By Meghan Feir
For every parent, each step in the development of his or her child is a monumental occasion. Their first time rolling over, crawling and walking. Their first smiles and giggles of joy. But surely one of the biggest milestones is when a child begins to speak their first words.
Trisha (Nelson) Page ’10 (psychology) kept waiting for that day to come, the day when Kyle, her son, would say “Mama,” “Dada,” or even mutter a noise.
“He was not talking. Usually at 2, children are pretty well advanced in their verbalizations. They can point to what they want. He was just very quiet,” Page said. “He didn’t want to share anything, any enjoyment, trade looks with you, smiles or smirks. He just kept to himself.”
When Kyle was 2 years old, Page’s mother stopped her in her tracks when she told her, “I think there’s something wrong.”
“I remember being angry with her,” Page said. But Page and her husband soon went in to get their son evaluated. What they found was life-changing. Kyle had severe autism. “They said they didn’t know if he’d ever talk and engage in the community successfully.”
Since his official diagnosis of moderate to severe autism at the age of 2 years and 3 months, Page has submerged herself in research, discovering ways to connect with her son and assist in his development.
In the early 2000s, information and resources weren’t as readily available online, so Page hit the books and dove into as many resources as she could find. “The most therapy we could get for him was speech therapy. The speech therapist, Phyllis Magelky, an MSUM grad, is a pillar of the F-M community,” Page said. “I was carrying around a binder with pictures stuck to them with Velcro, and we’d use those pictures so he could tear them off and give them to me to tell me what he wanted because his voice wouldn’t work. We tried to find language.”
By the age of 3 and a half, Kyle could still only say 10 words. But one day changed everything. “I said, ‘Kyle, spoon,’ and he said, ‘Spoon,’ and I turned and just about dropped the spoon because I wasn’t expecting his little voice to come out. Then I held out a fork and said, ‘Fork,’ and he said, ‘Fork.’ I went through my kitchen and my living room grabbing and labeling objects, and he said them all. That was probably the most emotional and biggest turning point for him and me in our efforts.”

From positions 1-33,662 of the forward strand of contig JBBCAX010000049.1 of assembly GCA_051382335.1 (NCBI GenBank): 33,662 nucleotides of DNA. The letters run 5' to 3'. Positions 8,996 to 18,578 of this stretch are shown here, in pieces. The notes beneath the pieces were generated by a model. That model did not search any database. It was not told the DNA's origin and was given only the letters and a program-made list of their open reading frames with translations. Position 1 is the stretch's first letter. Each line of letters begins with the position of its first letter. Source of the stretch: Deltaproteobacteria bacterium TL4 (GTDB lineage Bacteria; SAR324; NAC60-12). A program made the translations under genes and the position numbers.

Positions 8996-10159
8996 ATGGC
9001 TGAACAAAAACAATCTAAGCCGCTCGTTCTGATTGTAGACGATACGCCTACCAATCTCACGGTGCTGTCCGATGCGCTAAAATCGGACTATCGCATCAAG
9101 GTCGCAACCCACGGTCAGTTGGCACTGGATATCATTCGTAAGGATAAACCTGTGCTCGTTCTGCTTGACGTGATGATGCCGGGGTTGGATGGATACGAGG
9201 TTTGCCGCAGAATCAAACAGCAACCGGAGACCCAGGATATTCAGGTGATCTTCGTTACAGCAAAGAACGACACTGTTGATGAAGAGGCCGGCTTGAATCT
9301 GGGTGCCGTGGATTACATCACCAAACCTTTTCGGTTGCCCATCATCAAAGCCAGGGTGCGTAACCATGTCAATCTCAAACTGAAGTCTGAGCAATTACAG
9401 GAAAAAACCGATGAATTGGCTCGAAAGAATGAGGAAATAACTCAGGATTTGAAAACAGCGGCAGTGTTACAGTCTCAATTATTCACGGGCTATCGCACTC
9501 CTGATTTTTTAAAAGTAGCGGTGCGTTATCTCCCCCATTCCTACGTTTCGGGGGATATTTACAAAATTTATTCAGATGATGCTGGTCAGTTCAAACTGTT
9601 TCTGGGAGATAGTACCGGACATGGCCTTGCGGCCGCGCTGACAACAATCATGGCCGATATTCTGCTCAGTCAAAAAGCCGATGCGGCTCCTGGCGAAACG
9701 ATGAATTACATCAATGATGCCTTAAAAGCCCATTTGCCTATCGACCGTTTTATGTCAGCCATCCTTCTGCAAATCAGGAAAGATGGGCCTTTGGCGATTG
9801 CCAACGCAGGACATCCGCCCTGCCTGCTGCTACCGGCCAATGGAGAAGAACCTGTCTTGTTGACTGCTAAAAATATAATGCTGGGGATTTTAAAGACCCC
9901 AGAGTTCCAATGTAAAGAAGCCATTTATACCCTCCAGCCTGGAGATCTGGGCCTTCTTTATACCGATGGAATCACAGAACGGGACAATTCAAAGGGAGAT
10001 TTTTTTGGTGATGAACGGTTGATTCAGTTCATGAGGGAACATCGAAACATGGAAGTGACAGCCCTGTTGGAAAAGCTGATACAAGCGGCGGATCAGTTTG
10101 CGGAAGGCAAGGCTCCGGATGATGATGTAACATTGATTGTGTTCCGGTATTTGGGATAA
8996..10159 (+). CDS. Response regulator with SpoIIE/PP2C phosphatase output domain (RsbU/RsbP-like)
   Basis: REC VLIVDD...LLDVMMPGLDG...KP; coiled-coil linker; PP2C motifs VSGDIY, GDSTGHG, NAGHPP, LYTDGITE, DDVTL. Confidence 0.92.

Within the next two to three weeks, the parents realized their 3-year-old could read. Kyle had been learning the words typed below the Velcro pictures in the book his therapist had made for him.
“He’d memorized hundreds of words out of his storybook and he knew how to read,” Page said. “At 3 years old, he went from not talking to talking and reading. That’s probably the biggest achievement story I’ve experienced. Those leaps were so tremendous for us.”
Thanks to her determination to help her son, Page has since helped hundreds of other families who have a loved one with autism. From 2013-2016, Page was the state autism coordinator with the State of North Dakota’s Department of Human Services and earned her master’s certificate in autism studies through the University of North Dakota. In August 2016, she began working as the behavioral health services director at the Anne Carlsen Center and leads a team of highly trained Board Certified Behavior Analysts in serving individuals with a broad range of disabilities to provide better support in their homes and communities, along with developing their independence.
“I’m looking for ways to transform services delivery, using evidence-based practices, so that families that are not able to travel hundreds of miles for therapies each week can still have needs met and services delivered. I also network with some of the top autism researchers and professionals from across the globe. All of those components add up to a pretty amazing job,” Page said. “I always say I do this job not because I need to but because I love to. Some of these kids with autism can really knock your socks off and blow you away with how much they know in certain areas. It’s always important to remember that, even if they can’t say something, it’s highly likely they can understand everything you are saying.”
Whether you’re a parent concerned about your child’s development or a family member or friend, intervening as early as possible is vital in helping their progress.
“I know a lot of people are afraid to tell a friend or family member they think their child might have autism. No parent wants to hear that. But the sooner you can get them evaluated and get them into interventions and therapies, the more likely it is they’ll be able to lead a more normal adult life. Not reaching out for help can literally hinder their progress for the rest of their life.”
All the days of toting pictures and investing in therapies paid off for the Pages. Kyle now attends high school and is successful in the mainstream classroom. He plays saxophone, wrestles and participates in scouting.
For many with autism, early intervention isn’t possible. Their symptoms are less severe and aren’t identified until their adult years. For them, acceptance and tasks where they can effectively use their unique skills are of utmost importance.
“Understand that individuals in the community who have autism are thoughtful, caring people, just like you or me,” Page said. “They have special gifts, unique talents and quirky personalities, too. They shouldn’t be discriminated against or ‘fixed’ because a lot of them don’t feel like they’re broken. They feel like they have a lot to offer. It’s not just autism awareness anymore. It’s autism acceptance.”